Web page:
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Maximize Your Harvest: Optimal Planting Conditions for Common US Crops

Across the Midwest, Great Plains and Great Lakes regions and into the southern US states, the arrival of March means that planting season is imminent – but an increasingly unpredictable climate means farmers are having to rely more on intuition and less on tradition when it comes to deciding the right time for planting.  

So what are the right conditions for planting America’s commonly grown crops – and how risky is it to start planting earlier than usual?  

In this blog, we’ll look at the ideal conditions for planting major crops like corn, soy, wheat, cotton and peanuts – when to plant depending on your region, the risks of planting crops early, and which soil conditions are needed to get seeds off to a flying start.


Where does corn grow best?

Corn thrives in warm, temperate climates and grows best in the famous ‘corn belt’ states – roughly covering Indiana, Illinois, Iowa, Missouri, eastern Nebraska and eastern Kansas – but it’s grown a lot more widely than this, ie. the Delta States.

What soil conditions does corn prefer?

Corn is a hungry crop and prefers a loamy, well-drained soil that is rich in organic matter.  pH between 6.0 and 6.8 is ideal.  If your soil lacks organic matter or is compacted, it’s advisable to deploy tools for residue incorporation and soil aeration to maximize the seed’s chances of germinating successfully.  Consider cover crops in the off season to replenish nitrogen and prevent soil erosion.

Sandier soils can be planted earlier than heavier soils because they dry out quicker and therefore warm up faster in spring; however sandy soils also experience wider temperature fluctuations which can impact growth.

When should corn be planted?

In the Midwest, Great Plains and Lakes regions, corn planting typically begins in late April to early May once soil temperatures reach a minimum of 50°F at 2 inches deep. Further south, corn planting often begins earlier.

If the soil temperature is lower than 50°F, seeds cannot germinate and root development cannot take place.  The longer an ungerminated seed is exposed to cold temperatures, the greater the risk of chilling injury to the seed which can result in deterioration and subsequent weakness in the emerging seedling, making it more vulnerable to pests and disease.

What are the risks of planting corn early?

The biggest risk of planting corn early is that the young plants are very vulnerable to frost, so even during a warmer than usual spring, it’s advisable to wait until the risk of frost has passed before planting.

It’s also advisable to plant on a day with a warming trend in the 3-5 day forecast and no rain for 24 hours after planting – this is because when a dry seed absorbs cold water, it can injure the seed, causing the same sort of problems you’ll typically see if the soil conditions are too cold.

Even when the risk of frost has passed and average soil temperatures are optimal, beware of planting corn when there are wide swings in the soil temperature overall.  Corn seedlings germinate more consistently and grow strongly when the soil temperature remains stable – large fluctuations can cause seed failure and stunted growth leading to uneven crop stands, which is the biggest predicating factor of lower yields at harvest.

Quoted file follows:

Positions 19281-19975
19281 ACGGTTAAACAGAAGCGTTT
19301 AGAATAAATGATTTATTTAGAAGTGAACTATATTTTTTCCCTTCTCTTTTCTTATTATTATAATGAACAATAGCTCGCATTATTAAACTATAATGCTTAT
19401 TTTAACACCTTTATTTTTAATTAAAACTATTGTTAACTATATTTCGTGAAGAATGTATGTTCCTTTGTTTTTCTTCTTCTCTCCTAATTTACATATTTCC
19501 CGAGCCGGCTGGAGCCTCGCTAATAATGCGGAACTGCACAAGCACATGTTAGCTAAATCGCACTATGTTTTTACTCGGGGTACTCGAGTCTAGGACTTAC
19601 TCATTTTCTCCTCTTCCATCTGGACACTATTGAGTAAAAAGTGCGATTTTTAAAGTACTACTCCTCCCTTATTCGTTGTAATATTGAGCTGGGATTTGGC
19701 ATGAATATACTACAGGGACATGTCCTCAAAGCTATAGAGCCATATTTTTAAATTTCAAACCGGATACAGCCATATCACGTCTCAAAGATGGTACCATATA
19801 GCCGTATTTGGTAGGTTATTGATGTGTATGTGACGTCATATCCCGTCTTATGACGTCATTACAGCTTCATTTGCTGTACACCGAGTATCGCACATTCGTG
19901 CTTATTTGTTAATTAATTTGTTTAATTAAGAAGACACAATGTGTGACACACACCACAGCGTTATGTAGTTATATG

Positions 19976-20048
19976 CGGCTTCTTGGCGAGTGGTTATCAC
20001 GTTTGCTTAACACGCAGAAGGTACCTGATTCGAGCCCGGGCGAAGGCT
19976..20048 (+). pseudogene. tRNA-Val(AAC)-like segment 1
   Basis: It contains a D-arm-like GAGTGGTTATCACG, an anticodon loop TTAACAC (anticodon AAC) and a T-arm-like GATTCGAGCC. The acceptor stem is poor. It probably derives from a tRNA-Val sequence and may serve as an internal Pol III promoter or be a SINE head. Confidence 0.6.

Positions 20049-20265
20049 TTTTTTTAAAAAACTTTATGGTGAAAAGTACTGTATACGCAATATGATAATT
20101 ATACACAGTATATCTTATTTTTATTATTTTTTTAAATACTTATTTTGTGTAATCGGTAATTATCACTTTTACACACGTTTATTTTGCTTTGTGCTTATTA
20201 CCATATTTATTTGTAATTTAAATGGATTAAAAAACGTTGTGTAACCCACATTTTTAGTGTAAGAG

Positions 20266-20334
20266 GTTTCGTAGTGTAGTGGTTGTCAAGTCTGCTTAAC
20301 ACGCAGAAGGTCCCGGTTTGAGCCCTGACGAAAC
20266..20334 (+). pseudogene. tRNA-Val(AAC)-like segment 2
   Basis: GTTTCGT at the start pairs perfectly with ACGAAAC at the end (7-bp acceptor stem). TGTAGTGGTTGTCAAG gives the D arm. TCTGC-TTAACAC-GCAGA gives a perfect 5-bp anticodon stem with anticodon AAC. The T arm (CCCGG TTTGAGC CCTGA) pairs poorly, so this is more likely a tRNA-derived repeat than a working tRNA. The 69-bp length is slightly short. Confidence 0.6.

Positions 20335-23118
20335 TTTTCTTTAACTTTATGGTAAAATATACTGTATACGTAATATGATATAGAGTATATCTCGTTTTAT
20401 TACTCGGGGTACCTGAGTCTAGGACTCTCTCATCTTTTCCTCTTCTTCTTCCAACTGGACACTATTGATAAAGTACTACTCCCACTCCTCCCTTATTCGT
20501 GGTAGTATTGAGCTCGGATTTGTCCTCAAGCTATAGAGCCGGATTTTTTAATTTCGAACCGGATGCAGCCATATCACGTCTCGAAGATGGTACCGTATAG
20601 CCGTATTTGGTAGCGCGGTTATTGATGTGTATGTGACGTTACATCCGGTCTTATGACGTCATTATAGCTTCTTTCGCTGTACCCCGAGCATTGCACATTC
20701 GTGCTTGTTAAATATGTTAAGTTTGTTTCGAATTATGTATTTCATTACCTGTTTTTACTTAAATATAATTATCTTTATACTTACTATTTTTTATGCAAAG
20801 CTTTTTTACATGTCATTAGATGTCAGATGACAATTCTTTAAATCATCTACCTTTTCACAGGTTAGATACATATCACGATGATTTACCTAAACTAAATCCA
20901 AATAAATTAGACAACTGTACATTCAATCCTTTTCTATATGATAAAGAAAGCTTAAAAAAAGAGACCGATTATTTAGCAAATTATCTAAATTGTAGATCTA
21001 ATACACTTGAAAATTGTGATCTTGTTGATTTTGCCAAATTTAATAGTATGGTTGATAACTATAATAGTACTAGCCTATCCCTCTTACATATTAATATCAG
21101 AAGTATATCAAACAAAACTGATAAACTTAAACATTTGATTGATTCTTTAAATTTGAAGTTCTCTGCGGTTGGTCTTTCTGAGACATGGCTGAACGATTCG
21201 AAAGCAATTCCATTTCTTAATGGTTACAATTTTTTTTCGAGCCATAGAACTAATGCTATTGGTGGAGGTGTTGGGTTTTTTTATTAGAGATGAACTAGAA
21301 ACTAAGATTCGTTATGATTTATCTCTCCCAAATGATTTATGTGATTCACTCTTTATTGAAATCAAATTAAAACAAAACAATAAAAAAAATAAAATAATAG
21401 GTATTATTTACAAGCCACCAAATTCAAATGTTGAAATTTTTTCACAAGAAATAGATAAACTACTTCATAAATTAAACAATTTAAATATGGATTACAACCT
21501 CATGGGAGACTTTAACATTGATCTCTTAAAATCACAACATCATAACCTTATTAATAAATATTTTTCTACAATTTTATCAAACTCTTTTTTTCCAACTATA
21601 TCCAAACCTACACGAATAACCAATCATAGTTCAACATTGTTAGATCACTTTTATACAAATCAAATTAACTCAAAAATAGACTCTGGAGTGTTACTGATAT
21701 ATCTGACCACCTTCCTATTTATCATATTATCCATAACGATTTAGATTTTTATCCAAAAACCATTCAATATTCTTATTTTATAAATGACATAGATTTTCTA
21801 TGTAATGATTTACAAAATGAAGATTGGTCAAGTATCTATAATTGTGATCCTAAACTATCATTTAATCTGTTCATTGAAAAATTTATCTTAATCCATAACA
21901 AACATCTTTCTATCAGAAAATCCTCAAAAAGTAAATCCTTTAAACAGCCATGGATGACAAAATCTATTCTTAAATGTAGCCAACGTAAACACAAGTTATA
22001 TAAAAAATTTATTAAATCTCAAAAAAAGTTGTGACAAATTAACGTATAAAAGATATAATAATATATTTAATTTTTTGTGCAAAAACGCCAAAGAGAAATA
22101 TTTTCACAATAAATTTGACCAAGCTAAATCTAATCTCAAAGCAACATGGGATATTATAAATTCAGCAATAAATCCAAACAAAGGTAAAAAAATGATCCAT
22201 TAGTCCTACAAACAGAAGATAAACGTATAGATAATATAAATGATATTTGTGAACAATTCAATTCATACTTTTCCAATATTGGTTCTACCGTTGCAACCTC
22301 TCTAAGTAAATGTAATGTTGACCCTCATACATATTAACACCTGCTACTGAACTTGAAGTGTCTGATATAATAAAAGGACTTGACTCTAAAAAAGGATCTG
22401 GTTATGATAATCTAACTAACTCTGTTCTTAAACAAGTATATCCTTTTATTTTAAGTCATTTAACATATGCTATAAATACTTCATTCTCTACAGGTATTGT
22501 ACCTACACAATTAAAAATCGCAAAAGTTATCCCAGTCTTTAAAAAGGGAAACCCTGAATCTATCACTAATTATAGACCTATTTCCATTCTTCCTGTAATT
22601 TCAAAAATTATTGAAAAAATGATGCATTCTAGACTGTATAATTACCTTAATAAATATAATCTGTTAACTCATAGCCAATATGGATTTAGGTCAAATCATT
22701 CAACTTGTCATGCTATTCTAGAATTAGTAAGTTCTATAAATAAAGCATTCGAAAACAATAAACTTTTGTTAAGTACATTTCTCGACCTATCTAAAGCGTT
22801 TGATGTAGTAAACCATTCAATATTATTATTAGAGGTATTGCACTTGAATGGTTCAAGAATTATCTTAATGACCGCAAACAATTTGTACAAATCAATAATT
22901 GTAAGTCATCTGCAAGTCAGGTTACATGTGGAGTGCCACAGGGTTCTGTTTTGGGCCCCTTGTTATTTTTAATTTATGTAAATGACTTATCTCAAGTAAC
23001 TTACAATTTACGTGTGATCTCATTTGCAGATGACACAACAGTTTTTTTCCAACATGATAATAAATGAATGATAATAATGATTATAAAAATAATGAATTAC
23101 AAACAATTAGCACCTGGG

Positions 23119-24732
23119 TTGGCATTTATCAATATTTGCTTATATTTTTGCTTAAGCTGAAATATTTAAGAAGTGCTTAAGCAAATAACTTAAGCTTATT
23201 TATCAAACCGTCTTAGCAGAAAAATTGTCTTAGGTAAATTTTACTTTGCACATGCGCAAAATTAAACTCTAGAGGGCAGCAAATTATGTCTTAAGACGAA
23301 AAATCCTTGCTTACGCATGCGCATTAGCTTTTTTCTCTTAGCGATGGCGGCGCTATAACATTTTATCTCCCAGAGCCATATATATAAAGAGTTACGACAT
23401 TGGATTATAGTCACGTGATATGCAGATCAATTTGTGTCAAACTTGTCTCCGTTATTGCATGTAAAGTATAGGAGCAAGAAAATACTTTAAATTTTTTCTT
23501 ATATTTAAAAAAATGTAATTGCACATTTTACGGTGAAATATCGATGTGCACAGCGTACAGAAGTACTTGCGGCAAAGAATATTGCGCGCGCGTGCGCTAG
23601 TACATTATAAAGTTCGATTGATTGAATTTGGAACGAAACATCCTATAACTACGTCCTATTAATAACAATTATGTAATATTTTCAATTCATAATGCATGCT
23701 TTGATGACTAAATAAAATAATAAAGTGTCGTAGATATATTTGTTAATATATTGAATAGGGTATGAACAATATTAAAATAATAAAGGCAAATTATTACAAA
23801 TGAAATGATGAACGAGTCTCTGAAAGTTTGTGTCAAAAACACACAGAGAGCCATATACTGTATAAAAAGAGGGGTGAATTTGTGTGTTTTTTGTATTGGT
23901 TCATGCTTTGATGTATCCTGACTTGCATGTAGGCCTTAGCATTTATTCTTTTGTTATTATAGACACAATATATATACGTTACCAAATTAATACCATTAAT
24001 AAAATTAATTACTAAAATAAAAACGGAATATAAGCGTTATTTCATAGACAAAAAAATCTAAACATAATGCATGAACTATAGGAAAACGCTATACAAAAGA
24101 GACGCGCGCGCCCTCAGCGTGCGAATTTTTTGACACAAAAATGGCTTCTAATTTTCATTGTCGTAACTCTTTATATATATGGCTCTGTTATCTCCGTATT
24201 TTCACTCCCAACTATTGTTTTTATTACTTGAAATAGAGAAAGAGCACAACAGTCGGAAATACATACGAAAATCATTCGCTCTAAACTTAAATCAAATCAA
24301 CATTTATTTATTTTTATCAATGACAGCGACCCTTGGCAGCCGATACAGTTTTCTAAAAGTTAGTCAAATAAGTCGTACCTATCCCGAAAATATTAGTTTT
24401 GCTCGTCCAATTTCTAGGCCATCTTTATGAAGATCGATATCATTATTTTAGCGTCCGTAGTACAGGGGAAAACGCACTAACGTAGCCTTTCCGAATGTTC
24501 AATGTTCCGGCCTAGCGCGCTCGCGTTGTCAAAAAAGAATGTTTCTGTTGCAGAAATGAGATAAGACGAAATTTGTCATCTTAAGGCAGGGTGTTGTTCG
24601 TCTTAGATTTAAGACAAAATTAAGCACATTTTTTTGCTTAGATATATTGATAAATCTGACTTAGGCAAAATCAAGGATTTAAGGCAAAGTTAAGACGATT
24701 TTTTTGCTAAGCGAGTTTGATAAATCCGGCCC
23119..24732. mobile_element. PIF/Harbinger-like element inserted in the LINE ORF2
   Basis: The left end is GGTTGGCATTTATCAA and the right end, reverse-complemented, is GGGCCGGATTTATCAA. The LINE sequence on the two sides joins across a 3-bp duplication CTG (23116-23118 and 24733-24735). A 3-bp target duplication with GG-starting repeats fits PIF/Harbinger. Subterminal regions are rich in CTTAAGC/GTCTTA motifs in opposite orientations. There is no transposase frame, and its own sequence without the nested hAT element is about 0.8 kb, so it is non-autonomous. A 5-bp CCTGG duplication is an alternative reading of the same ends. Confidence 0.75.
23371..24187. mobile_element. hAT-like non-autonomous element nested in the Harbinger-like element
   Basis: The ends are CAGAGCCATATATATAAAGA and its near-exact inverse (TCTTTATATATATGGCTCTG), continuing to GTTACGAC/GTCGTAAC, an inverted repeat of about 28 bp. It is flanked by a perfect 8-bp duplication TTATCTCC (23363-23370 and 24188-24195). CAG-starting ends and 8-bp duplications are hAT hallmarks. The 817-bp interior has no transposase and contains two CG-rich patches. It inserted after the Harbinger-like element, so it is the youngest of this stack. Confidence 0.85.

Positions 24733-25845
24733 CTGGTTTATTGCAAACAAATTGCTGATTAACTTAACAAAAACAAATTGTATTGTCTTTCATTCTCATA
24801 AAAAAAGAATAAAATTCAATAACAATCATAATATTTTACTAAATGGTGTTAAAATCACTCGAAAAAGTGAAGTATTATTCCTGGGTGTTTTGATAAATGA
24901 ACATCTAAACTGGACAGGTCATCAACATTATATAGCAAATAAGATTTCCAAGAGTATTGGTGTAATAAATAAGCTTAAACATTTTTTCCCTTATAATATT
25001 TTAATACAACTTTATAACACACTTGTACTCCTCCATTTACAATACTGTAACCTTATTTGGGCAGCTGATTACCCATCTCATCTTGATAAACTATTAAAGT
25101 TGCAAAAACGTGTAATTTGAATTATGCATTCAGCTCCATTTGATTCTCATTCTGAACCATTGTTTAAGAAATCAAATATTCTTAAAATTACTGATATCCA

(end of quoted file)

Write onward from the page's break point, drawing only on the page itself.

Where do soybeans grow best?

Soybeans grow well in the same sort of conditions as corn, and the bulk of the US soybean crop is grown in the same Midwestern states where warm soil temperatures and moderate rainfall promote successful growth of this important legume.

What soil conditions do soybeans prefer?

Soybeans prefer well-drained, fertile loamy soils with an ideal pH of 6.3 to 6.8.  They need slightly warmer soil temperatures than corn and should be planted when the soil reaches a minimum of 55°F, typically a few weeks after corn.

As a legume, soybeans are nitrogen fixing and therefore are often grown in a rotation with corn, which benefits from the soil-enhancing properties of a soybean crop.

Soybean seedlings will struggle to compete with weeds for light, nutrients and water, especially once the young plants being to increase in size.  Research suggests that competition from weeds when plants are small can have a big impact on crop yields later on, because the young plants put resources into growing tall in order to reach the light, rather than forming nodes.  You can explore tools for mechanical weed management here

When should soybeans be planted?

In more northerly regions, soybeans are typically planted a few weeks after corn in May or early June, once the soil temperature is consistently holding at 55°F or higher.

However, research shows that treated soybean seed can be sown earlier with less risk of seed injury due to cold – and that earlier sowing can have a positive effect on eventual crop yields.  It’s thought that when soybeans are planted earlier, the period between planting and flowering is significantly extended – and this gives the plant a bigger window for vegetative growth and the development of nodes, which eventually become pods, leading to a greater crop yield even when factors such as emergence rate and stand uniformity stay the same.

What are the risks of planting soybeans early?

Like corn, soybean crops are vulnerable to the effects of cold and particularly frost, which can affect the seeds – which may germinate unevenly or not at all – and also the young plant, which can be stunted or even killed off by spells of cold weather.

Spring Wheat

Where does spring wheat grow best?

Wheat is a cool weather crop that is most often sown in the US during the fall and harvested in the late spring or early summer of the following year.  Spring wheat is sown in the spring and harvested in the fall, and as a result it is typically only grown at higher latitudes where summer temperatures are lower – primarily in North Dakota, Minnesota and Montana.

What soil conditions are needed for spring wheat?

Wheat adapts well to a wide range of soils but thrives best in loamy, fertile soils with good drainage – it doesn’t like wet conditions.  Heavier and compacted soils will benefit from light tillage to promote soil aeration prior to planting.